The Aristotle Furnace
Working from clues by Aristotle and the descriptions of Ole Evenstad, combined with practical insights from a decade of bloomery iron smelting, a small re-melting furnace has been developed. About the size of a standard water pail, this furnace will produce a 500 - 750 gram 'puck' of carbon steel in roughly 25 minutes. This makes the system ideal for smaller scale demonstrations, or for those wanting to work with a bloomery type metal.
Darrell Markewitz is a professional artisan blacksmith, with over 30 years’ experience, who specializes in objects from the Viking Age. He designed, created and implemented both the 'Norse Encampment' living history program for Parks Canada and the 'World of the Norse' exhibit for the Cranbrook Institute of Science. He consulted on the Smithsonian's 'Vikings - North Atlantic Saga', and the Newfoundland Museum's 'Full Circle - First Contact' exhibits, as well as assisting a number of the institutions hosting both exhibits.
His interest in iron smelting goes back to 2001. To date he has participated in over 50 experimental firings, in Canada, the USA and in Denmark. He has documented this work in formal academic papers, a CD-ROM, and extensively on the internet: www.warehamforge.ca/ironsmelting
From Block to Blank: Replicating an Archaic Rhyolite Cache Flintknapping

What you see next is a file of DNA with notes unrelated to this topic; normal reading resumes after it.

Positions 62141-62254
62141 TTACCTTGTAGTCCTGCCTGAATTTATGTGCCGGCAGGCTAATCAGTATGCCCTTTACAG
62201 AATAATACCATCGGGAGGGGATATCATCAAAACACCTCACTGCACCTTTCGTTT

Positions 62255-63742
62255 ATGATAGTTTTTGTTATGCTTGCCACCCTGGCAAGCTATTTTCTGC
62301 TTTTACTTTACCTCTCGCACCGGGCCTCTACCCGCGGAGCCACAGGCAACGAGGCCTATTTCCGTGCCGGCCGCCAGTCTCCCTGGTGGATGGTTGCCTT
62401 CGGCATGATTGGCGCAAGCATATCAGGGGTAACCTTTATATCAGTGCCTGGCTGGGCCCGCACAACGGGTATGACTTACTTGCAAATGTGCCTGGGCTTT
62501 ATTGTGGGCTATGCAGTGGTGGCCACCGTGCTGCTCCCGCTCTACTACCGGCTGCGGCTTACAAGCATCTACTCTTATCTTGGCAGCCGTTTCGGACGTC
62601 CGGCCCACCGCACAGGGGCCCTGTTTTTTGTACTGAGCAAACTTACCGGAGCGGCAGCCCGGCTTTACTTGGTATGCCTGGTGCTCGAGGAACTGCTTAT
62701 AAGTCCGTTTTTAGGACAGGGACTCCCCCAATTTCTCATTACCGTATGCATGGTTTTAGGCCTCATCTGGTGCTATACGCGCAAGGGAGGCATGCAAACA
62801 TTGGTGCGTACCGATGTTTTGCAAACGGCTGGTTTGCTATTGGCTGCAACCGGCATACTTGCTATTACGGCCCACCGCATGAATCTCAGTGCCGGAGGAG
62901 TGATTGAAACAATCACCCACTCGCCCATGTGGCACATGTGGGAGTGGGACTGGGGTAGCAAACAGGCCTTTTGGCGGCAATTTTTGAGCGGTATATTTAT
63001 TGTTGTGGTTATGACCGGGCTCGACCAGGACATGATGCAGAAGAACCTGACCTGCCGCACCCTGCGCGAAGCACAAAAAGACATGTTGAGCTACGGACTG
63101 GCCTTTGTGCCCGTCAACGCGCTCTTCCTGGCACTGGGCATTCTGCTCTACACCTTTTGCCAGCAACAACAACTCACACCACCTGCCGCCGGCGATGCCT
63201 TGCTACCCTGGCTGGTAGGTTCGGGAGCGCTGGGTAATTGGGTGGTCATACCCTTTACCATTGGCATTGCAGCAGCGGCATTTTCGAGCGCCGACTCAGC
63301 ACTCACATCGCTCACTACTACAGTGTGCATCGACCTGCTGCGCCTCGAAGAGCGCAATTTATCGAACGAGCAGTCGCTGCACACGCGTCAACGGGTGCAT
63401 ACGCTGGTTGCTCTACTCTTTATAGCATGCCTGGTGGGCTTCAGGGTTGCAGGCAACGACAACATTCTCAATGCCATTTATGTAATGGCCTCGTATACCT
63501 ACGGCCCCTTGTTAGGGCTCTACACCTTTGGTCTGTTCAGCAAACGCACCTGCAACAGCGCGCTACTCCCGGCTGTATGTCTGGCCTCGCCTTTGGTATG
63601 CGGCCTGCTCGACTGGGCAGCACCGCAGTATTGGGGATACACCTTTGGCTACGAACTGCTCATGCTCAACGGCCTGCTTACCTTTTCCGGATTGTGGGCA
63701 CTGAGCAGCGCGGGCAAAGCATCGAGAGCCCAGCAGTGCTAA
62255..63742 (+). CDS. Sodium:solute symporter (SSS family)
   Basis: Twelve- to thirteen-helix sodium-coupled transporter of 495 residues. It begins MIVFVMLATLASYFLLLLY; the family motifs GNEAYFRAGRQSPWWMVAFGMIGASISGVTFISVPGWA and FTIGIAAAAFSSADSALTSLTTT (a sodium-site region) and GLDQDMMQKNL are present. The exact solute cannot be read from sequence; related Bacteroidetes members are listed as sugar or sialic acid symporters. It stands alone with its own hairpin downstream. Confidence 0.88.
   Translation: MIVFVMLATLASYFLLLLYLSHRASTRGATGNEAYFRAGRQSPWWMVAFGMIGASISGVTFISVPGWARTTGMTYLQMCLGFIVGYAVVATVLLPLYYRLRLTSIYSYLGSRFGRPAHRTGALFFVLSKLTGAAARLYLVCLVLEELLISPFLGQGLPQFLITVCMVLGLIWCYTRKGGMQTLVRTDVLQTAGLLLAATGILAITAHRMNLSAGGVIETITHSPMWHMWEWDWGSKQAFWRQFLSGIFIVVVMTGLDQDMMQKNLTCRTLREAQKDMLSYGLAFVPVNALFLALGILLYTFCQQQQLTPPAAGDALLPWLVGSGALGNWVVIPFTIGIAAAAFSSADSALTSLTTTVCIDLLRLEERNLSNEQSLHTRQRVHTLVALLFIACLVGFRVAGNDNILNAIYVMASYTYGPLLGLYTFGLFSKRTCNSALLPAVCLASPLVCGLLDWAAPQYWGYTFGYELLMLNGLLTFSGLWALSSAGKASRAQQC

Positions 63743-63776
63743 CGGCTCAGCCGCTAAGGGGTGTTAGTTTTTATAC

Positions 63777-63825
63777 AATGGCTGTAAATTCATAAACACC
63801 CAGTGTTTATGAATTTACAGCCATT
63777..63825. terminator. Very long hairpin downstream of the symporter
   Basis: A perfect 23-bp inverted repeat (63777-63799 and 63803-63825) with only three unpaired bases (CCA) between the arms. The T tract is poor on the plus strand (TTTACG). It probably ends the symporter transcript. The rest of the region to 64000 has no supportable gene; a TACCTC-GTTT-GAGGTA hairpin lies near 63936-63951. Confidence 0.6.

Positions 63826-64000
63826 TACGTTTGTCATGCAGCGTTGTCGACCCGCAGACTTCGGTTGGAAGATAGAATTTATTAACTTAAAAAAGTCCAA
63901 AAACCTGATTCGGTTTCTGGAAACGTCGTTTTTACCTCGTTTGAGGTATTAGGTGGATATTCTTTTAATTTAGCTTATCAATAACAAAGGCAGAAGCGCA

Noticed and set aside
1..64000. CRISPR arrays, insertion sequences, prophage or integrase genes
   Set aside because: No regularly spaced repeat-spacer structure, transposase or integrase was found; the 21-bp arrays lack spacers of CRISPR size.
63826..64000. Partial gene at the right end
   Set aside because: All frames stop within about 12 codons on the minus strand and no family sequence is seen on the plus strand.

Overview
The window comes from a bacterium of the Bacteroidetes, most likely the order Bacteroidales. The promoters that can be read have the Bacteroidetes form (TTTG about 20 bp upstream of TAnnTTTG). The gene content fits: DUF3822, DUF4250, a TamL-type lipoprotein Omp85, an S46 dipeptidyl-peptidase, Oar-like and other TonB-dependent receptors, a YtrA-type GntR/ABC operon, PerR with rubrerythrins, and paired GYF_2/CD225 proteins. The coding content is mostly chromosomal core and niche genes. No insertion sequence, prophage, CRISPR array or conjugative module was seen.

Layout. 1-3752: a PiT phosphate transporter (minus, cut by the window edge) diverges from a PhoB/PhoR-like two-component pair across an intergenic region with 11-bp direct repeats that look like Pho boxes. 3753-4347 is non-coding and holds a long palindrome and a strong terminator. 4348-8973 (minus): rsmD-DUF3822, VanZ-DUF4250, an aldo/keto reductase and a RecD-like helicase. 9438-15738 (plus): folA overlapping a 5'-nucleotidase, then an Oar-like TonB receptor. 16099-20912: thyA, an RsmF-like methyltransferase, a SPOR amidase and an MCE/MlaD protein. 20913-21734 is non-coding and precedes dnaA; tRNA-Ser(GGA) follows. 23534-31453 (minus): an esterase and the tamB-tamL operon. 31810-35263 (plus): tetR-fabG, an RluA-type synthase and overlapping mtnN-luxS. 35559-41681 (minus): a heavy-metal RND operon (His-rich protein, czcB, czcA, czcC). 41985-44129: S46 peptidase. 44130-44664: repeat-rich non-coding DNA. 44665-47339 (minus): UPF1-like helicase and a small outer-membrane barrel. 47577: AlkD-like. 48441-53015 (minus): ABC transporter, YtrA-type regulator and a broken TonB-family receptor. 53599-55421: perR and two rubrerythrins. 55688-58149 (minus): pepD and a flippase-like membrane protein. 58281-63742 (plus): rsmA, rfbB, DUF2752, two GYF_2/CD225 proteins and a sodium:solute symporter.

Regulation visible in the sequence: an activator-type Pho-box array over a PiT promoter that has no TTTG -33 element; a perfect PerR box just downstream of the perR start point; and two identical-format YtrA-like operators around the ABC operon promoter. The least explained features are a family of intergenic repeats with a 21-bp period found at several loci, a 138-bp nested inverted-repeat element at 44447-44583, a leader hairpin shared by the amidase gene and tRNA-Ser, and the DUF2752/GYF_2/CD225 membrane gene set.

This session is designed to facilitate the interpretation of the Wilmore Cache. An experienced flint knapper(s) will be asked to analyze, interpret, and processing a variety of rhyolite replicated flake blanks from the Wilmore Cache. This is being conducted in order to develop hypotheses concerning how this material may have been utilized. The knapper(s) will then be asked to assess the feasibility of making Early Archaic projectile points from the replica flake blanks in order to evaluate the likelihood of this being their intended purpose. Documentation of the reduction sequence used to prepare flake blanks and early stage bifaces, and the collection of waste debris from each stage, will allow future comparison with archaeological materials from suspected cache-harvest sites.
Firing Woodland Pottery Replicas
This session will take participants through the process of firing pots in the traditional way followed by Native Americans throughout prehistory in the southeastern Woodlands. Replica pots made in the traditional coil-built, paddle-and-anvil manner will be fired in an open fire. The sequence of steps for making and firing the replica pots that will be used are derived from both archaeological and ethnographic sources to be as accurate as possible. This session will be conducted over the course of several hours, so dropping in and out is a perfectly reasonable way to participate.